“Guns were tools in our family,” Sara Weaver said in the 2021 American Experience: Ruby Ridge documentary about PBS.

Federal law enforcement agencies were keyed in in Idaho. The Aryan Nations were based there and a similar group The Order had murdered Jewish talk radio host Alan Berg in 1984.

Weaver was pressured to go undercover to infiltrate the Aryan Nations – a group he didn’t belong to, but whose events he had attended. He was charged with gun offenses when he didn’t.

‘Good morning, Mrs. Weaver’

Police kept an eye on his home after the gun charges were filed. After weeks of team surveillance, the barking of the Weaver family’s dog on August 20, 1992 sparked movement in the bushes and panic reactions from the family and security forces. Each side later insisted that the other shoot first. The Weaver family’s friend Kevin Harris, Samuel Weaver and Degan fired guns. The last two were killed.

The next day saw more gunfire. Vicki Weaver, standing in the doorway of the cabin holding her daughter, was killed instantly by an FBI sniper who thought he had Harris in his sight.

Larry Cooper, then Deputy US Marshal, is shown at a 1996 US Congressional hearing next to a photo of Marshal William Degan, who was murdered on Ruby Ridge. (Richard Ellis/AFP/Getty Images)

The standoff continued for several days. For a while, authorities were unaware that Vicki Weaver had been murdered. So negotiators continued to address her through a megaphone, with a torturous effect on the secluded family.

“Good morning, Mrs. Weaver. We had pancakes. And what did you have for breakfast?’ they said, according to Walter’s book.

Finally, Weaver and Harris—each with gunshot wounds—were taken off the ridge along with the three surviving children.

The men were tried for first degree murder in Degan’s death and acquitted. Weaver received $100,000 US after a settlement with the federal government and his children received $3 million.

A Justice Department investigation concluded that there was no evidence that Weaver “was coerced or wrongly enticed to sell the sawed-off shotguns.”

Bureau of Alcohol Tobacco and Firearms (ATF) agents are shown during the standoff on August 26, 1992 near Naples, Idaho. The ATF, FBI and US Marshals were criticized for their tactics at Ruby Ridge. (Gary Stewart/The Associated Press)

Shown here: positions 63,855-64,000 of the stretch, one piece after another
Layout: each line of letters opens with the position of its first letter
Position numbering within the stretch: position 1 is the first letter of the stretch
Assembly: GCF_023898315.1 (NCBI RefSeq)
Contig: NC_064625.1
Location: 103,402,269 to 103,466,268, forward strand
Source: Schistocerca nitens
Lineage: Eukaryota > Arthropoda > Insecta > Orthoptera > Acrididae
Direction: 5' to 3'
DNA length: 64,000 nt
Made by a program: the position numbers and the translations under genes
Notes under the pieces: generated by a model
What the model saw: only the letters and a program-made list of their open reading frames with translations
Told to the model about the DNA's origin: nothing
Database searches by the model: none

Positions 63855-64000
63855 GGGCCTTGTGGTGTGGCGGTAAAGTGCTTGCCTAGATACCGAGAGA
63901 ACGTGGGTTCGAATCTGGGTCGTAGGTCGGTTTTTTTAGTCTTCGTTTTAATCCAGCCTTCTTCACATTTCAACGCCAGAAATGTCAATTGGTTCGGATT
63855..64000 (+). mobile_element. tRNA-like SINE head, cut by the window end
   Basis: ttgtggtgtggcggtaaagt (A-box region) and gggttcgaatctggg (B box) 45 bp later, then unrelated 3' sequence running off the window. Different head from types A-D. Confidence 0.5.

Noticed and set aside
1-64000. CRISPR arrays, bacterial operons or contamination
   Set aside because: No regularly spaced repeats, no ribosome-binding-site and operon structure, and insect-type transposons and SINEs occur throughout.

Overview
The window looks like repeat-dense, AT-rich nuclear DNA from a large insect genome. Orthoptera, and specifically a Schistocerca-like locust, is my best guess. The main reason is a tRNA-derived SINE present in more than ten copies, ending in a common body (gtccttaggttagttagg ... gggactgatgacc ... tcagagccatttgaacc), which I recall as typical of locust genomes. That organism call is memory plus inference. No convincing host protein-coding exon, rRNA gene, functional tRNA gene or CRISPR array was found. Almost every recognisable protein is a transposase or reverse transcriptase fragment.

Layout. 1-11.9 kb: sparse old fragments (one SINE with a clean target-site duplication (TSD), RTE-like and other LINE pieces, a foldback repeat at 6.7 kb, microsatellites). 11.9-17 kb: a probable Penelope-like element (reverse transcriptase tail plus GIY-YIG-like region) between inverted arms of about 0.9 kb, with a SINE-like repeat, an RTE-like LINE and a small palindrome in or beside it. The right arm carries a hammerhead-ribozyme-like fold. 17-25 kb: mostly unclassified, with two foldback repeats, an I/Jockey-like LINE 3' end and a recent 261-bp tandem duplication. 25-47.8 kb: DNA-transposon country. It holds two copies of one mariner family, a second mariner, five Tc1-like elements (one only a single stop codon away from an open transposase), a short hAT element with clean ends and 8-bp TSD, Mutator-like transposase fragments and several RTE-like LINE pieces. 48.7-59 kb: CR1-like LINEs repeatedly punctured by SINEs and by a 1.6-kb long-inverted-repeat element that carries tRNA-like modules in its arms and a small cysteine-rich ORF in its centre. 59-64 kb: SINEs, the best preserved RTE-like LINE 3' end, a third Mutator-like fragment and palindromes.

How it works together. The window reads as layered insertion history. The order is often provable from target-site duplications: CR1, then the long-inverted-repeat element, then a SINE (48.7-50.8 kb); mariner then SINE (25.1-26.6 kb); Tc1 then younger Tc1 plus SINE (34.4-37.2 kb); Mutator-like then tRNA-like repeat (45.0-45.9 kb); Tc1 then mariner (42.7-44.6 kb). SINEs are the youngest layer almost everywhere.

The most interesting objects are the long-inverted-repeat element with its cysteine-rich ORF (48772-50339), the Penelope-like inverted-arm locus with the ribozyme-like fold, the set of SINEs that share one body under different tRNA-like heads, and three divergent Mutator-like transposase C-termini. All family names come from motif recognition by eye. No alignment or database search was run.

The department’s assessment of the shooting was stricter. It found that the rules of engagement “expanded the use of deadly force beyond the scope of the Constitution and beyond the FBI’s own standard deadly force policy.”

Separately, a manslaughter case for the FBI sniper accused of killing Vicki Weaver was dismissed by the courts.

Weaver slammed McVeigh’s reason

Ruby Ridge was followed just eight months later by the disastrous federal raid on Waco, Texas.

McVeigh, who would kill 168 with his bombing, cooked.

“What the US government did in Waco and Ruby Ridge was filthy,” he told Lou Michel and Dan Herbeck, authors of American Terrorist: Timothy McVeigh and the Oklahoma City Bombing† “And I gave them the garbage back in Oklahoma City.”

Weaver was stunned when he heard that.

“McVeigh took the law into his own hands. He had justified it in his own mind. I completely disagree with him,” Weaver said in 2001.

The murders of Weaver family members in Ruby Ridge infuriated Timothy McVeigh, who was executed for the 2001 Oklahoma City bombing. (David Longstreath/The Associated Press)

Pitcavage believes it is important not to confuse every aggrieved, well-armed American. He sees a distinction between an off-the-grid type like Weaver and those who want to proactively undermine government function, as did many of the convicted capitol rioters and Idahoan Ammon Bundy, who once led an occupation of federal lands. .

While the most vocal anti-government extremists probably wouldn’t give the FBI a dime, Pitcavage points to the peaceful resolution of a protracted showdown in Montana Freeman in 1996 as evidence that law enforcement has learned lessons from the shortcomings at Ruby Ridge and Waco.

Given the extraordinary armed force available to U.S. law enforcement agencies, remembering Ruby Ridge’s lessons is critical, Pitcavage said.

“The FBI must not only learn lessons, and often learn the hard way by making mistakes and seeing the consequences, but as an institution [it] often have to relearn those lessons,” he said. “They fade over time.”

Leave a Comment